Studio: Outsider Pictures
Director: Brett Donowho
Writer: Cam Cannon, Rachel Long, Brian Pittman
Producer: Rick Dugdale
Stars: Steve Bacic, Tara Westwood, Tadgh Kelly, James Cavlo, Erick Avari, Alix Elizabeth Gitter
When a young girl finds a mysterious ring in the woods of Silver Falls, she begins to see haunting images of twin sisters with a unique connection to her own family tree.
“Inspired by True Events” is usually an indication that the story for a film is completely made up. If that is the case for “A Haunting in Silver Falls,” then the writers could benefit from a little more imagination. But if they are indeed beholden to the facts of a supposed “true story,” they might have been better off ditching that angle entirely and coming up with something that made more sense.
One thing that any viewer should know before going in is that “A Haunting at Silver Falls” is not a horror film. It is a mystery. There is a pair of creepy ghosts, but aside from a near drowning in a bathtub that may or may not have been a hallucination, nothing truly sinister ever takes place. A woman is pulled away by something unseen in a brief prologue, but otherwise there are no macabre deaths or paranormal scares to be found here. Unless a bedroom door that opens by itself is considered frightening.
After the death of her father, teenager Jordan is forced to move away from the bright lights and big city of L.A. to live with her Aunt Anne and Uncle Kevin in a rural town near Silver Falls. One night in the woods, Jordan finds a ring on the ground that ends up taking residence on her index finger. After that, she discovers that the ring cannot be removed. Even worse, she is now plagued by recurring dreams and visions of a ghostly young woman.
The mystery of who the ghostly visage is and what she wants is the movie’s central plotline. Since the events involve a ghost, technically it is a haunting. But this is one of those ghosts that wants to deliver a message from beyond the grave rather than to commit any form of demonic mischief.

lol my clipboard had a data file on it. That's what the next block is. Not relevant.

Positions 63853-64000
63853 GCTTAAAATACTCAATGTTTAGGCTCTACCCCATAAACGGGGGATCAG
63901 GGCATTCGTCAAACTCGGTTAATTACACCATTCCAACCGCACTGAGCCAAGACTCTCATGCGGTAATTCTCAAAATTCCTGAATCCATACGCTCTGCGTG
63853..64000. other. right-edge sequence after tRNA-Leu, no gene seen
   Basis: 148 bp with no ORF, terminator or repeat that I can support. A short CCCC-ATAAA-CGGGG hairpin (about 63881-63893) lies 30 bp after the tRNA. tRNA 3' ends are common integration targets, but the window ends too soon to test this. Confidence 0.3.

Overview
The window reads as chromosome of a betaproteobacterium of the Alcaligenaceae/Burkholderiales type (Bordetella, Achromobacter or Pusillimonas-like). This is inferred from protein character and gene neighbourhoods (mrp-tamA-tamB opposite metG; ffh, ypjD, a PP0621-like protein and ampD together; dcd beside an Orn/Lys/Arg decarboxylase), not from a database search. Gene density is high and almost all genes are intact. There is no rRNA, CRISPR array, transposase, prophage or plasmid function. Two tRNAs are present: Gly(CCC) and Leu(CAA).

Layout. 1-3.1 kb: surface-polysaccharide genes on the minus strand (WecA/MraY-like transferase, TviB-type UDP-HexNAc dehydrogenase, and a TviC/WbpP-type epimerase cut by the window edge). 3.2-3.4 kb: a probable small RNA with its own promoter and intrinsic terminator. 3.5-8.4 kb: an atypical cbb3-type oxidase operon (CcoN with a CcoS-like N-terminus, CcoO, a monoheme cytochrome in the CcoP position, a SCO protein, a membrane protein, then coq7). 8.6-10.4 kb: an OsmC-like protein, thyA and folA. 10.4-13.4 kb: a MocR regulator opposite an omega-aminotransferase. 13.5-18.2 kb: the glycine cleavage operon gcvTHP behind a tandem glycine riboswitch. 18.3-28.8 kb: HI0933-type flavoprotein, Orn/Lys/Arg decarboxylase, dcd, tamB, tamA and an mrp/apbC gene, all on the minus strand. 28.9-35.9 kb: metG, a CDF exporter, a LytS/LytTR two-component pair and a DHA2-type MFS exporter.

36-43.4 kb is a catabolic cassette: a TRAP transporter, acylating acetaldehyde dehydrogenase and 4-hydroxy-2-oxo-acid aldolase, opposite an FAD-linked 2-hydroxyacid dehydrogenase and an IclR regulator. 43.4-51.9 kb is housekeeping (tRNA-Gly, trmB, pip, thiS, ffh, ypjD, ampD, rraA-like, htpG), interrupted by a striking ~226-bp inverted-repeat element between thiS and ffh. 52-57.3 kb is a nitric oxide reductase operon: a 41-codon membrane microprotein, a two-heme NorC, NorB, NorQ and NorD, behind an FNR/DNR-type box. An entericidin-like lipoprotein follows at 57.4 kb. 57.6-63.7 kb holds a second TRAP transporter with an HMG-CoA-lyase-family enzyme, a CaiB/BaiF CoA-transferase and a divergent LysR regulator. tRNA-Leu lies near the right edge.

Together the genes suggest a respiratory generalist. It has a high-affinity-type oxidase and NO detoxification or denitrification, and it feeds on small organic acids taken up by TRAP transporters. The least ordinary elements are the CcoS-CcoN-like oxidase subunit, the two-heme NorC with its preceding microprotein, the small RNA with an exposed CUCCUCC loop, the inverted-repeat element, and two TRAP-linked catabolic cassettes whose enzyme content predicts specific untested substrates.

Compared to previous efforts “No Tell Motel” (review here) and “The Speak” (review here), the latter of which has a cameo in this film as the featured title on a cinema marquee, “A Haunting at Silver Falls” marks an improvement for director Brett Donowho and Outsider Pictures. Unfortunately, this movie still cannot be recommended, but there is some promise in realizing that Donowho is not caught on the artistic plateau that plagues so many low-budget independent horror filmmakers.
“Silver Falls” starts out with the promise of offering some unique charm. From that aforementioned trio of Donowho films, the acting here is the best of the lot. Playing the central heroine, Alix Elizabeth Gitter actually looks like the age she is portraying and has more to offer onscreen than just her good looks. In an atypical move, the cute, trendy girl from Los Angeles has landed the nerdiest guy in school as her boyfriend. James Cavlo as Larry channels his best “Gremlins”-era Zach Galligan in the role. He earns smiles in a scene where Uncle Kevin forces Larry to chug a glass of milk before taking out his niece, as that is supposed to make the boy’s stomach less likely to try the same thing with a beer. Reliable character actor Erick Avari makes an appearance as Larry’s father, who is also the therapist to his son’s girlfriend. Wait, what? How does that work?
If that silly conflict of interest were the script’s greatest transgression, it might be a simpler matter to look the other way. Alas, there are a bevy of moments in the film that arrive bearing a brightly lit question mark during their appearances.
I personally have never tried procuring a Death Row visit for a teenaged girl not related to the prisoner mere hours before his execution. But I am unwilling to give “Silver Falls” the benefit of the doubt that it could be arranged in less time than it takes to order a pizza. Although they do have an odd way of doing certain things in that backwards town. When Anne and Kevin decide that they should lock up their niece while they step out for the evening, they choose the bathroom over her bedroom. That makes it easier for the ghost to try drowning Jordan, which in itself makes no sense given the ghost’s ultimate purpose, but makes it harder for the audience to respect the scripting. Once “A Haunting at Silver Falls” puts all of its cards on the table, it is still unclear exactly how all of the story elements tie together. The film flops to an ending mired in a twist that does not add up given the events that transpired up to that point.
Had the script been able to meet the capabilities of the performers, the end result may have fared better. With three writers credited, it stands to reason that at least one of them could have come up with something scarier than what this film offers and something more intriguing than the PG-13 mystery that comprises its core. That mystery unfolds like a trail of breadcrumbs. And as each piece is picked up, it becomes clear that the puzzle being put together simply does not hold enough interest for this movie to leave a lasting impression.
Review Score: 35